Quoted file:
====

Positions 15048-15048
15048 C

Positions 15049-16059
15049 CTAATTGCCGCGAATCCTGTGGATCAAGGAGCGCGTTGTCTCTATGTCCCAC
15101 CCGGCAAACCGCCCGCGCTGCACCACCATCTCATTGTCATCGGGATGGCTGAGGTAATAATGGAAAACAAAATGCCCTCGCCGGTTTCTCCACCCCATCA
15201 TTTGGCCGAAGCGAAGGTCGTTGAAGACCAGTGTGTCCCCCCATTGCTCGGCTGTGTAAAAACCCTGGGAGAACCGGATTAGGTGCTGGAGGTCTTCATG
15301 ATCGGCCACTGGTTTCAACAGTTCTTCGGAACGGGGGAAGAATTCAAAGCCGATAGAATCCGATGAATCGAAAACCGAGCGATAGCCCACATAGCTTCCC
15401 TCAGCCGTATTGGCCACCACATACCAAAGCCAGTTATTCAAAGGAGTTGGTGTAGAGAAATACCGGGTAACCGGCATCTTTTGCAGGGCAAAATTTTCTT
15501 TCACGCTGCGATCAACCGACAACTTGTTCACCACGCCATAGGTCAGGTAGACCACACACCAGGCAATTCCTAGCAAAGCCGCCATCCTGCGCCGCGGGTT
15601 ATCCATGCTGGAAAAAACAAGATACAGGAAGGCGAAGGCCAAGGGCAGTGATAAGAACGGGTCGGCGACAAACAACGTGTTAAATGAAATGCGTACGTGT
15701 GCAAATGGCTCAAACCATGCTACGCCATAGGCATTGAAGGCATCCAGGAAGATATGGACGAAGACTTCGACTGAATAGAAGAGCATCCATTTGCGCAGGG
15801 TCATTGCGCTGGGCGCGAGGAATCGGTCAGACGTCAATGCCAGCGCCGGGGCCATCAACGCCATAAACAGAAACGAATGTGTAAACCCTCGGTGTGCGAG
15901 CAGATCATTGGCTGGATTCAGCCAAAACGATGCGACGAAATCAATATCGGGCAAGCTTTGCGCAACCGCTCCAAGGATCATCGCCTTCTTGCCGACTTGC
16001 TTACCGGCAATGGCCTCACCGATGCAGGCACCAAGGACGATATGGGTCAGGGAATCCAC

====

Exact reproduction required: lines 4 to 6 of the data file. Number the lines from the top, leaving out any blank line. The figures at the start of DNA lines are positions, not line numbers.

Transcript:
15049 CTAATTGCCGCGAATCCTGTGGATCAAGGAGCGCGTTGTCTCTATGTCCCAC
15101 CCGGCAAACCGCCCGCGCTGCACCACCATCTCATTGTCATCGGGATGGCTGAGGTAATAATGGAAAACAAAATGCCCTCGCCGGTTTCTCCACCCCATCA
15201 TTTGGCCGAAGCGAAGGTCGTTGAAGACCAGTGTGTCCCCCCATTGCTCGGCTGTGTAAAAACCCTGGGAGAACCGGATTAGGTGCTGGAGGTCTTCATG